Block on Trump's Asylum Ban Upheld by Supreme Court
The Supreme Court refused to dive into an ongoing Lake Lanier water rights dispute this week, leaving Georgia as the big winner in what The Atlanta Journal-Constitution calls “the water wars.”
Florida, Alabama, and Georgia have been arguing over Lake Lanier water withdrawal rights for decades. While the Atlanta metro area relies on Lake Lanier as the primary water source for almost 3 million people, Florida and Alabama argued that Congress never intended for Lake Lanier to provide drinking water.
District Judge Paul Magnuson ruled in 2009 that Georgia either had to reach an agreement with her neighbors by July 2012, or return to 1970s water withdrawal levels. If implemented, that decision would have cost Georgia's economy an estimated $40 billion per year.
A year ago, however, an Eleventh Circuit Court of Appeals panel overruled Magnuson's water-sharing deadline in a 95-page decision, finding that the 1950s legislation approving the construction of the Buford Dam -- which, in turn, created Lake Lanier -- anticipated that the metro-Atlanta area would need greater water withdrawal from the lake over time, reports the Journal-Constitution.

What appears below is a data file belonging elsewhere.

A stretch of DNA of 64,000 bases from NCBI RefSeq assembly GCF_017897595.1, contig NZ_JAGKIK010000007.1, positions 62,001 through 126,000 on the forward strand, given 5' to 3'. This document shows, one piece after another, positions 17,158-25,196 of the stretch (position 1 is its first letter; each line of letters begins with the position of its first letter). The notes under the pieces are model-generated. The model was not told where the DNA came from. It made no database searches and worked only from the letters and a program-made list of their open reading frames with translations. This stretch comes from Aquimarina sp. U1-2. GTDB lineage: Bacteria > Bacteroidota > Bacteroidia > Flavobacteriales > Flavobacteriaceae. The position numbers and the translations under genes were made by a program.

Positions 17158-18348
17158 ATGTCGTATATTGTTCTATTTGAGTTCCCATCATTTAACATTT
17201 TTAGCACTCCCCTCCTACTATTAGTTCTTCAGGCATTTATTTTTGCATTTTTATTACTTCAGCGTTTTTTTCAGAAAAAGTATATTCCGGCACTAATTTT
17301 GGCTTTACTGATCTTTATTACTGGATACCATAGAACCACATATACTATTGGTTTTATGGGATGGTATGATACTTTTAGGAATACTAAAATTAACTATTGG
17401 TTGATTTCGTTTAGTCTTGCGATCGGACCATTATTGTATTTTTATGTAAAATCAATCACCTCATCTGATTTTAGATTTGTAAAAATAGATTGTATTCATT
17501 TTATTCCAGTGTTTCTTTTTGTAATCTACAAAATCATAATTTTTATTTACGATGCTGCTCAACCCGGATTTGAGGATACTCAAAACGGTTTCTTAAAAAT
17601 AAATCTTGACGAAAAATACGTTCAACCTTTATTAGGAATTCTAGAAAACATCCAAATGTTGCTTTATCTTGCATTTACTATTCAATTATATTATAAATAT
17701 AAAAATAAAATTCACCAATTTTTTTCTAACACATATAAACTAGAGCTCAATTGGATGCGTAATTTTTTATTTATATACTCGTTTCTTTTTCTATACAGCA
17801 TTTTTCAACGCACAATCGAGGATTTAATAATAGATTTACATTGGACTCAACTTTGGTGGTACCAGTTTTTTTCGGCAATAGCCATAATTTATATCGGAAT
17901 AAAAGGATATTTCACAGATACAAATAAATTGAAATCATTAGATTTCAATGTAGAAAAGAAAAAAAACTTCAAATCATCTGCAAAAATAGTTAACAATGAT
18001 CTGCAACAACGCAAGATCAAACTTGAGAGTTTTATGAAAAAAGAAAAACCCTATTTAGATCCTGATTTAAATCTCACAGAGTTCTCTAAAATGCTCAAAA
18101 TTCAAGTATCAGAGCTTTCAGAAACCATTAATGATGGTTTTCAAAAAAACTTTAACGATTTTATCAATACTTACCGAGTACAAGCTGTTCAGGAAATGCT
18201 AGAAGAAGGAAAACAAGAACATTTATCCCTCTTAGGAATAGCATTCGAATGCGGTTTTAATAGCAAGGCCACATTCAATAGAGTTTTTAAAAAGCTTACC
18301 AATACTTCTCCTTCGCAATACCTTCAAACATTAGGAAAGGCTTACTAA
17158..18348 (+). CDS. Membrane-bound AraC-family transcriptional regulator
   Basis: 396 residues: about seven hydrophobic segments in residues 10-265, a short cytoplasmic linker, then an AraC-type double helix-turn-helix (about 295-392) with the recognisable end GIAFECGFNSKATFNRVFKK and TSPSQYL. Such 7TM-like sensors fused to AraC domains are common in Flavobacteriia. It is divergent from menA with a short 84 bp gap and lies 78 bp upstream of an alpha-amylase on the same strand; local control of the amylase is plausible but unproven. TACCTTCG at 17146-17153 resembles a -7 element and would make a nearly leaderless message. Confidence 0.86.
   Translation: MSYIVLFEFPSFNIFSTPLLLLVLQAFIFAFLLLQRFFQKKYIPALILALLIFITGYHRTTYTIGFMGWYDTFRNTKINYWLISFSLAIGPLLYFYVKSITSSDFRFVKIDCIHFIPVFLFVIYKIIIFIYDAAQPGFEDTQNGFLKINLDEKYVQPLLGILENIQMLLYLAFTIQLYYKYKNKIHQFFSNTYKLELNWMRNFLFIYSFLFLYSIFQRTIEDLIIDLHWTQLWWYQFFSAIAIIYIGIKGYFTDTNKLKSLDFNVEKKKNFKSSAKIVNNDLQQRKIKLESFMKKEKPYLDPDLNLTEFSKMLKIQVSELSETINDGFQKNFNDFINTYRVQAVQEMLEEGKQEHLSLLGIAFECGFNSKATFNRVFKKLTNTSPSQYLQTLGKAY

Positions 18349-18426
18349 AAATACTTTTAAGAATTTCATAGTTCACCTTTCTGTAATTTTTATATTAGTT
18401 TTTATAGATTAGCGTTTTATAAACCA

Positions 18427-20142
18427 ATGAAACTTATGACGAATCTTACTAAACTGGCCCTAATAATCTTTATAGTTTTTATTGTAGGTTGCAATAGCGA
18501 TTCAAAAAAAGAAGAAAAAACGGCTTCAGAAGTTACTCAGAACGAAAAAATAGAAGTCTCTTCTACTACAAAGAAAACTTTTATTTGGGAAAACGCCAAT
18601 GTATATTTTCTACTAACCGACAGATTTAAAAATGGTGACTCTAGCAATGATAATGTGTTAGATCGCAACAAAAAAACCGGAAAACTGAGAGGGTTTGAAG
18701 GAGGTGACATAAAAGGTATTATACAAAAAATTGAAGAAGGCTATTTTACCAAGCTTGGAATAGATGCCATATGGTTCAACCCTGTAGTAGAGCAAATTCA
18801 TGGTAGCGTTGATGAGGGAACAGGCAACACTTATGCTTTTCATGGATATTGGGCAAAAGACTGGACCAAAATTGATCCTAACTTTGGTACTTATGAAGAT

The panel sent the case to the Army Corps of Engineers, which still controls Buford Dam, telling the group to review Georgia's water needs against the environmental impact, as well as Florida and Alabama's water demands.
In September, the Eleventh Circuit rejected a request from Florida and Alabama to vacate a three-judge panel's unanimous decision on the tri-state water withdrawal dispute. Florida and Alabama asked the Supreme Court to resolve the Lake Lanier water rights dispute in February.
Following the Supreme Court's decision to deny certiorari in the case, Georgia Gov. Nathan Deal indicated that he's ready to move forward with Alabama and Florida to hammer out a long-term agreement that will provide for the water needs of all three states.
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